Sneaky Canned Soup: Tips To Keep It Healthy

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Healthy Tips for Canned Soup

Snack Girl has been asked multiple times about canned soup and I couldn't bring myself to research the topic. Why?

Well, I make this chicken noodle soup (see: Low Calorie Comfort Food - It Exists!) and I don't like canned soup. BUT, I understand that there is a need (college students without kitchens, people who hate to cook, etc.) to eat them.

I went out and spent some time in the soup aisle at my local supermarket. In fact, I was there for such a long time that the management called security :) Yeah, there are a ridiculous number of brands, flavors, prices.....aaaah!

What did I find out? The first thing that hit me over the head when looking for a low calorie soup was this:

cannedsoupserving

See that cute bowl of Campbell's in the top photo? It states "60 CALORIES" on the front of the soup container - but there are 120 CALORIES in that bowl. The container looks like one serving but it is actually TWO.

This was true of all the soups that I looked at - there are 2 servings in a can of soup. Most of us would eat the entire can at once - it fills a standard size bowl - and what are you going to do with the leftovers?

Secondly, there is a serious issue of sodium amounts in these soups. On average your daily amount of sodium should be between 1500-2300 mg. If you ate the entire bowl of "Select Harvest Vegetable and Pasta" soup - you would consume 1300 mg of sodium or over 50% of your recommended daily amount.

Ouch.

This was also true of soups that said "low sodium" on the front of the can. They had between 400-500 mg of sodium PER SERVING - which means about 800-1000 mg for the can. (someone actually filed a lawsuit against Campbell's because of their bogus low sodium claims)

Finally, I tried the Campbell's Vegetable and Pasta and I subsequently poured it down the drain. I have one word for this soup - yuck.

I kept searching for something healthy (would I give up on you guys?). I visited the "Natural Foods" area of the store and scoured the shelves for a healthy soup - and I found one!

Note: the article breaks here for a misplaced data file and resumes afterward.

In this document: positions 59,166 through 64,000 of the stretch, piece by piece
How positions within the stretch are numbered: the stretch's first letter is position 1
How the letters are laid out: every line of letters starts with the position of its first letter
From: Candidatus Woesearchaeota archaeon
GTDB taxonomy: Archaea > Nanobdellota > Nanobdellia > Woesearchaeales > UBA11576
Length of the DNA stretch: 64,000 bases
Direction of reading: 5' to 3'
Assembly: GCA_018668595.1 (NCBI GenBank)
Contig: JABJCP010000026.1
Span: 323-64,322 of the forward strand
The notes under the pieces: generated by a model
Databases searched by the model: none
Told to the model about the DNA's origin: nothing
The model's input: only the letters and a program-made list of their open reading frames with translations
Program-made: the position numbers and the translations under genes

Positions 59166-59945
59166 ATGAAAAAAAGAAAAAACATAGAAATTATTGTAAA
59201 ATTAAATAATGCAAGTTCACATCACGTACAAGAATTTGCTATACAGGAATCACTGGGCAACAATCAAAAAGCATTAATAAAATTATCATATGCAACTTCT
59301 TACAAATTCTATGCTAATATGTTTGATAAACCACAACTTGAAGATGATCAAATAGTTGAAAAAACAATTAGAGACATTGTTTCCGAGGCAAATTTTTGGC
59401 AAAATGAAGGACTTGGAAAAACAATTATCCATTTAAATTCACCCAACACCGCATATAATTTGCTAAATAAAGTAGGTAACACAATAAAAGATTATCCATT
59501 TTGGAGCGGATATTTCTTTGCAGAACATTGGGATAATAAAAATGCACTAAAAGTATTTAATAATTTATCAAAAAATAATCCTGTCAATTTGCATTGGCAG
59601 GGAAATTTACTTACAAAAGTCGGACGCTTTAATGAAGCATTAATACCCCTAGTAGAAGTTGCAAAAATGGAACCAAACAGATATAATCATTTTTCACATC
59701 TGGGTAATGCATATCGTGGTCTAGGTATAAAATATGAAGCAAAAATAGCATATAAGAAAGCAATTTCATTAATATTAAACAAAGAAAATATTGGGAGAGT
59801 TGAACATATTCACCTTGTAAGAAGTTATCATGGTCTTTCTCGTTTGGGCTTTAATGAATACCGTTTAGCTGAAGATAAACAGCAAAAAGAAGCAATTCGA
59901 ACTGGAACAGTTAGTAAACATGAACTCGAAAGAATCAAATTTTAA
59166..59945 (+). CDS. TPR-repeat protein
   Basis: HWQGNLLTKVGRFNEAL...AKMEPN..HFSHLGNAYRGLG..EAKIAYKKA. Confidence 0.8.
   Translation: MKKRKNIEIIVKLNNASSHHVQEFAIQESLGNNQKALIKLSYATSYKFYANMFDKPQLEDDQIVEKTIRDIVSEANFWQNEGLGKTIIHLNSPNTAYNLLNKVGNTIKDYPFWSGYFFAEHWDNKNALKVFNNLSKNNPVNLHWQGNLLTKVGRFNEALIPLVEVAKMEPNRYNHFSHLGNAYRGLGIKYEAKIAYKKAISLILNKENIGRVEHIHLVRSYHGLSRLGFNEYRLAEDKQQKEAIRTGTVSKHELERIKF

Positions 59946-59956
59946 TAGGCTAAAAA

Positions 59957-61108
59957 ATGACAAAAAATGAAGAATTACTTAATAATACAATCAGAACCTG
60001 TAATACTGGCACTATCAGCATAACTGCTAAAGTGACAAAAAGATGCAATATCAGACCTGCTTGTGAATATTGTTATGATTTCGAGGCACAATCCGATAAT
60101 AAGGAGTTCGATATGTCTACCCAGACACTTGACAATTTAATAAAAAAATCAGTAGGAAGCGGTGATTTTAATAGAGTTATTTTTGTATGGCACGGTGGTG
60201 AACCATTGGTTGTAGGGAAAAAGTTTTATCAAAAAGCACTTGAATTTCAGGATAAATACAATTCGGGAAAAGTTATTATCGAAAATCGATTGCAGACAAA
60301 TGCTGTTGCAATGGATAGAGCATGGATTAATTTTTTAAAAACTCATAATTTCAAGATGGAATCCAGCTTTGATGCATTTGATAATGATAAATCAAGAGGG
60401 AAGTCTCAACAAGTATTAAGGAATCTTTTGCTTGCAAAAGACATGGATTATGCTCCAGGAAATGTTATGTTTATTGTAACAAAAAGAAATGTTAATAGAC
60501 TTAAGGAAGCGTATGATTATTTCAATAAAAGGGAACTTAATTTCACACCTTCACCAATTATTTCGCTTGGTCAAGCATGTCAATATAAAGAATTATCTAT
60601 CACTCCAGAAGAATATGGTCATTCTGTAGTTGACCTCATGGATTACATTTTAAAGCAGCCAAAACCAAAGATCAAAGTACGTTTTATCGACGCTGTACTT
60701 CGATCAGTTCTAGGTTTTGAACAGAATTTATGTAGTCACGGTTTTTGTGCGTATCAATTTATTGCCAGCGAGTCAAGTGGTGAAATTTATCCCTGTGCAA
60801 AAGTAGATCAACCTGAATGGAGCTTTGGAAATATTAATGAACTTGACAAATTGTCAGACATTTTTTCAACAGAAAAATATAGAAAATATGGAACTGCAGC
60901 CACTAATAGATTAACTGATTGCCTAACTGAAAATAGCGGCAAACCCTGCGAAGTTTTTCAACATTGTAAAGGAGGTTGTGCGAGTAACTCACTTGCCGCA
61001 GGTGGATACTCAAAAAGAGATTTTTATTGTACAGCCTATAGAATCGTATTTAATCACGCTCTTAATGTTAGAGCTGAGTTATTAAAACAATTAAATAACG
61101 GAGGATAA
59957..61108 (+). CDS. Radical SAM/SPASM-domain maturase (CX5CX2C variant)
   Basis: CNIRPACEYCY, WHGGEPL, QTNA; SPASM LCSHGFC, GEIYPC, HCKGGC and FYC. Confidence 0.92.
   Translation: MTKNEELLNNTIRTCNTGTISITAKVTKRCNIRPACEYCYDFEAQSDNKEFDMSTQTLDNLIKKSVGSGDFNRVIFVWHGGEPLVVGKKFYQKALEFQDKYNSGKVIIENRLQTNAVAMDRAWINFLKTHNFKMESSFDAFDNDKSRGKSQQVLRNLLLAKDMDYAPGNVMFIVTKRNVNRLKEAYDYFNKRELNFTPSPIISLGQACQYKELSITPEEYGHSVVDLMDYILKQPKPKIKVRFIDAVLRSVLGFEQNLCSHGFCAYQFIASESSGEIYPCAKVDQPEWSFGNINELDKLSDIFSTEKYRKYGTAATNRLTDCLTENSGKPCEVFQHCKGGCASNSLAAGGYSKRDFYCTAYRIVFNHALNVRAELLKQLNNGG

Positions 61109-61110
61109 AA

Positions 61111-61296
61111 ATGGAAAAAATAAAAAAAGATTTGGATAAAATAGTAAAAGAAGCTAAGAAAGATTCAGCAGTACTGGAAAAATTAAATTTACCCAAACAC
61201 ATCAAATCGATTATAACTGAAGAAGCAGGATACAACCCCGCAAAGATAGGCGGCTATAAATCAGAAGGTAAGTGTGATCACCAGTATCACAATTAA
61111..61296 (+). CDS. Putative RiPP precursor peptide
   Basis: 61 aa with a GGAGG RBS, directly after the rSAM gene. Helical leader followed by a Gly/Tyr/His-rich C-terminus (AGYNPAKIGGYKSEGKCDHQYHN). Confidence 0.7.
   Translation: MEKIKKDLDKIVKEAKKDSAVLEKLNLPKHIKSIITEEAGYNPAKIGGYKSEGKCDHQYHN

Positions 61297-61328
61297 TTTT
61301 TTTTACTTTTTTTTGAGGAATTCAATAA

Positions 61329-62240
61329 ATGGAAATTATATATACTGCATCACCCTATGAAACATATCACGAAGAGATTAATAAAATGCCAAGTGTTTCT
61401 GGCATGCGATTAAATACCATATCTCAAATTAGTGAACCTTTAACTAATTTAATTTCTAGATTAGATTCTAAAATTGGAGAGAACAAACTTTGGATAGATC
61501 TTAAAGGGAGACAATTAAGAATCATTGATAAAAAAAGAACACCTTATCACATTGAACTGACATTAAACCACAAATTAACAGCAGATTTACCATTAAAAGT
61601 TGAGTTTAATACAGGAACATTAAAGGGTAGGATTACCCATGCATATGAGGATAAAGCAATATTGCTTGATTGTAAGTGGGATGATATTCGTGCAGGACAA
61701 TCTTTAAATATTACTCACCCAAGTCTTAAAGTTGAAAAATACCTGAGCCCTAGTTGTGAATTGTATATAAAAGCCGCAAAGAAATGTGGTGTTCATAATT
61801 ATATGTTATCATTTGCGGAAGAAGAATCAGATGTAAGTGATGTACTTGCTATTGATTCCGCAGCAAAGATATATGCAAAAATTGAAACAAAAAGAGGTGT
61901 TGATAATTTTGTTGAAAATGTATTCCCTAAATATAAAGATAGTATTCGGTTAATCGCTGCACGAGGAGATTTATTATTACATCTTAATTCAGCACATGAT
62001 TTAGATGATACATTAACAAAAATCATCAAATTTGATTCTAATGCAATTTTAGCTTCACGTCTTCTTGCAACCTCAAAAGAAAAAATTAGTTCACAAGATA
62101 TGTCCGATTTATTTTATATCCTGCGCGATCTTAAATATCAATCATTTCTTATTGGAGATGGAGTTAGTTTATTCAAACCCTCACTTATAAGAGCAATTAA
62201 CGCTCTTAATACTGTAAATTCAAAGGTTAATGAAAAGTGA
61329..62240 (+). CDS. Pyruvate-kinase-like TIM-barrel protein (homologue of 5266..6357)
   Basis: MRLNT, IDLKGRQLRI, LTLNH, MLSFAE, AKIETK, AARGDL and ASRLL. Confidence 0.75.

See the "Health Valley Organic" in the above photo? It has no salt added (really) and was packed with vegetables that actually tasted like vegetables. I ate the whole can after I added a wee bit of salt.

Here are the nutritional facts for the ENTIRE can:

200 calories, 5 g fat, 36 g carbohydrates, 6.0 g protein, 8 g fiber, 100 mg sodium, 5 Points+

I have to say that for a canned soup this was great! You could mix it with other higher sodium canned soups for a saltier (but not too salty) canned soup experience.

What about cost? The Campbell's Select Harvest set me back $2.65 and the Health Valley Organic was $2.99. I think that was 34 cents well spent.

Here are my tips for choosing a canned soup:

  • Stay away from CREAM soups
  • Watch the serving size on the package
  • Avoid high sodium soups or just don't eat them very often
  • Find one that you really like

How do you deal with the canned soup aisle?


Health Valley Minestrone Soup No Salt Added, 15-Ounce Cans (Pack of 12)

$56.35   $32.64


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First 20 Comments: [ see all 23 ]

The amount of servings in One Can is ridiculous! Who only eats a portion of a can? Please Tell me.

on September 20, 2011

Do I want to know why you are recommending to stay away from cream soups?

on September 20, 2011

I've also found the sodium content too high, especially on the soups labeled 'healthy'. The sodium content is higher than the soups without the 'healthy' tag. We don't eat canned soup that often but we do from time to time. Mostly because I have not mastered how to make a soup that my kids will actually eat! I'll keep an eye out for the Healthy Valley brand. Thanks!

on September 20, 2011

I know that each can of soup is 2 servings, but I always eat the whole can!
I also try to stay away from canned soup. I just learned how to make homemade tomato soup from tomato sauce and it's rediculously easy!

on September 20, 2011

I hate to be the one that brings the snark to the party, but I have to point out that neither 60 nor 120 calories are enough to be called a meal. Yes, the sodium is in the "holy crap" range, but if you're strictly looking at a calorie count, even 2 servings is an extremely low-cal meal. In my personal experience, a can of these soups has been a sufficient, "shoot, I forgot to pack lunch--OK, this will work" deal, and the sodium count is balanced by eating a healthy dinner.

on September 20, 2011